By Patricia Melzer
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Additional resources for Death in the shape of a young girl : women's political violence in the Red Army Faction
Feminist Practices versus Feminist Subjects: The Subversive Power of Gendered Violence Any attempts to understand the ways in which the debate on the RAF was gendered, and in particular the implications its violent political actions have for feminist politics, necessitate a philosophical excursion into the question of what actually constitutes violence. If we understand the concept to include injuries other than physical ones, and injuries to be inflicted by both direct and indirect agents, the damage violence does goes further than blows directly aimed at bodies and objects.
To dismiss the connection between left-radical women and feminist activists/politics because their ties were not formally organized means to discount gender as an organizing force beyond consciously politicizing it. Instead, my analysis of memoirs and unpublished letters shows that armed women at times engaged intensely with feminist issues and politics and suggests that there existed a mutual influence between the different political groups of women that demands a reconsideration of what constitutes feminist politics.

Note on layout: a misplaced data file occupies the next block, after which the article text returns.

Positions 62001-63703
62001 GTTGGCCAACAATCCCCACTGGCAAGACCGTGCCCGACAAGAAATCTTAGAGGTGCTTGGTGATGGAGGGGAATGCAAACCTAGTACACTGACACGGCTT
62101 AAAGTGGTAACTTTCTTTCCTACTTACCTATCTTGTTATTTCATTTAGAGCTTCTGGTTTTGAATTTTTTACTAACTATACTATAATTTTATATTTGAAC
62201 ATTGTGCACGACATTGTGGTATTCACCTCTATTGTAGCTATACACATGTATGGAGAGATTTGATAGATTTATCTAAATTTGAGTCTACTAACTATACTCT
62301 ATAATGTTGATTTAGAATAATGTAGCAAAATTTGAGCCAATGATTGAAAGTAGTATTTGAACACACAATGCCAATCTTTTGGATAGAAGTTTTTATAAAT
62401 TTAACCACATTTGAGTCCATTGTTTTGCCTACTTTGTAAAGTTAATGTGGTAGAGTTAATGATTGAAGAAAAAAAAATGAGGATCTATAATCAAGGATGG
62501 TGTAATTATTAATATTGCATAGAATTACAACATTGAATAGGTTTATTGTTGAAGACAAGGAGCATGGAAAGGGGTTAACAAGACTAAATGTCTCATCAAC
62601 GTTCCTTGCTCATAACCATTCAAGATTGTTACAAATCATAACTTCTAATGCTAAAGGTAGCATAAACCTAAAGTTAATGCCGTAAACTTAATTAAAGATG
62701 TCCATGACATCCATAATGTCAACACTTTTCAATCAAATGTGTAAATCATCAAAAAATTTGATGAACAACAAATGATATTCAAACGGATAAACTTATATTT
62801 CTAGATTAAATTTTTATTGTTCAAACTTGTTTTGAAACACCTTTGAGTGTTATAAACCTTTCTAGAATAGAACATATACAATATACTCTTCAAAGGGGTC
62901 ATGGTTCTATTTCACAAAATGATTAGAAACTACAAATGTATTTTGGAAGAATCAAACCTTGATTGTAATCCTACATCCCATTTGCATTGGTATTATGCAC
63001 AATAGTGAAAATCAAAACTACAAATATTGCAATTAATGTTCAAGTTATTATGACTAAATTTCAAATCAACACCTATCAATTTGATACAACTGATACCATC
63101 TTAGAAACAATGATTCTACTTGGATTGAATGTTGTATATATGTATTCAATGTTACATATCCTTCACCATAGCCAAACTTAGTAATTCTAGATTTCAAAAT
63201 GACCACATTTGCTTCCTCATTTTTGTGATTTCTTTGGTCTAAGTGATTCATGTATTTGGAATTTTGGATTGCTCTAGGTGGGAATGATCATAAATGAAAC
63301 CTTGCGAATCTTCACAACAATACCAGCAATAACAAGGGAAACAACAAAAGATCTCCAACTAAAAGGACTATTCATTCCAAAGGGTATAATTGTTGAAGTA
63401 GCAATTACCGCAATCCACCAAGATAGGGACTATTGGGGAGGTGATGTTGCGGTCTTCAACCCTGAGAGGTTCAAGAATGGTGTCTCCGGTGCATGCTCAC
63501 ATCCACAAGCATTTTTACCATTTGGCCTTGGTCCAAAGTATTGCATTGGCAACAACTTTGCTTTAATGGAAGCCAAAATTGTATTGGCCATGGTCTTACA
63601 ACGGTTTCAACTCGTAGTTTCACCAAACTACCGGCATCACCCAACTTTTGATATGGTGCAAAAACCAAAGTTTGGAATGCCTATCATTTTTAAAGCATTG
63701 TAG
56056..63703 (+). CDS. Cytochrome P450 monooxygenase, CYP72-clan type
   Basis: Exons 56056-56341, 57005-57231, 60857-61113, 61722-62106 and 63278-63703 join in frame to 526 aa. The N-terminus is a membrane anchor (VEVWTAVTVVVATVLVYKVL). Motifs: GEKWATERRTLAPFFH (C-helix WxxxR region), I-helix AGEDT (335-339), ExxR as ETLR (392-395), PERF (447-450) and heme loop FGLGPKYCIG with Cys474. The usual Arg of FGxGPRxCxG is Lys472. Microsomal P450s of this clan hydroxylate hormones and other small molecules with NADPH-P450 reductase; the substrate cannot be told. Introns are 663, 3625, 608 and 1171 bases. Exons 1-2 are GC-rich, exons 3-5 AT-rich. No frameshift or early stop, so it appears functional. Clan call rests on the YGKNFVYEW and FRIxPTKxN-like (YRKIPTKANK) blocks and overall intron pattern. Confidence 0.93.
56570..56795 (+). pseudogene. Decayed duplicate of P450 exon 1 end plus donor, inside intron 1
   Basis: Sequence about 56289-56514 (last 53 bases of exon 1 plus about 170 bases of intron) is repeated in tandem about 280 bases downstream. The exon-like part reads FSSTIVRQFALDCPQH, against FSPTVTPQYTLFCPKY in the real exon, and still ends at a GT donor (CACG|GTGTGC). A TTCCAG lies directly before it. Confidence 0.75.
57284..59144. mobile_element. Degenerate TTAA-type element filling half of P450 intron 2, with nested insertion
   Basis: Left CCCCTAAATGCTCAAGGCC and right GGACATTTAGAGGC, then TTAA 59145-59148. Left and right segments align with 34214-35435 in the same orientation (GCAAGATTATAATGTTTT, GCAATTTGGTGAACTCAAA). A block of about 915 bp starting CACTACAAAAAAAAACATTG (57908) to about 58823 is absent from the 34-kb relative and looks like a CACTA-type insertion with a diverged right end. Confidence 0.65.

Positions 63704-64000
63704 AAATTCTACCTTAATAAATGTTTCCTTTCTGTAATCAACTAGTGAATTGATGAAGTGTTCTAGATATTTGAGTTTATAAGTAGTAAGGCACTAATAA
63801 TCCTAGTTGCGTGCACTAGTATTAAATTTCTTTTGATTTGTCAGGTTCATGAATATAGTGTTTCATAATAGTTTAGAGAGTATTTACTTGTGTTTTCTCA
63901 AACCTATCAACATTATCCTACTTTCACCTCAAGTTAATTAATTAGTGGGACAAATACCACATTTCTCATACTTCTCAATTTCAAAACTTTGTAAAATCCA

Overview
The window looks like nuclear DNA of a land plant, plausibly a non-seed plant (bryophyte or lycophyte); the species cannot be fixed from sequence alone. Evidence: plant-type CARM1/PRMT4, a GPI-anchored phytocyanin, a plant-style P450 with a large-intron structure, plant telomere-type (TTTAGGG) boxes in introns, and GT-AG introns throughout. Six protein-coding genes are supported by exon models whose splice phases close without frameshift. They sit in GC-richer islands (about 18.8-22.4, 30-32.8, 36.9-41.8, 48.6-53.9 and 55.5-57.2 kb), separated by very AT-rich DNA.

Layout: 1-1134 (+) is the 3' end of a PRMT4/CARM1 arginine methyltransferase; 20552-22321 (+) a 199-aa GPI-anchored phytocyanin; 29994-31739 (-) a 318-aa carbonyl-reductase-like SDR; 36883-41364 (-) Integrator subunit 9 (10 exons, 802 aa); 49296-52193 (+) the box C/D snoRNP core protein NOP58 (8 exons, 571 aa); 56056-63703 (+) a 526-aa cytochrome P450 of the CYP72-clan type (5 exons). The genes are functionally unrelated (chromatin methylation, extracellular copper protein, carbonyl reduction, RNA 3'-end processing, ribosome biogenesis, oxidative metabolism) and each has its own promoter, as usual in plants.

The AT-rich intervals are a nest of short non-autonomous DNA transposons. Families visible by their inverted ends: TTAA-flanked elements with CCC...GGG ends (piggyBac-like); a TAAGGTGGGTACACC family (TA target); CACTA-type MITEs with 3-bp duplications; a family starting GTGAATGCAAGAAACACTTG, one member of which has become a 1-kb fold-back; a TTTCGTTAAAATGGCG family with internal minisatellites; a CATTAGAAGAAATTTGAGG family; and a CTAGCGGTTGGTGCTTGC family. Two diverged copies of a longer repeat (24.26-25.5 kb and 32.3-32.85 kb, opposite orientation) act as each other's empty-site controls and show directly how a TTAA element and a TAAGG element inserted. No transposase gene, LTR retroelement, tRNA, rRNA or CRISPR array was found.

It would be difficult to imagine a more spirited, intellectually challenging, and personally rewarding group of research fellows, whose input into my work has been invaluable. Special thanks go out to Carol Dougherty and Jane Jackson. I am particularly grateful to Genie Brinkema, whose brilliance and generosity directly impacted the theoretical underpinnings of this book. I also want to thank the best post-doc writing group one can ask for, Yasmine Ramadan, Alex Orquiza, Elizabeth Falconi, and Nikki Greene.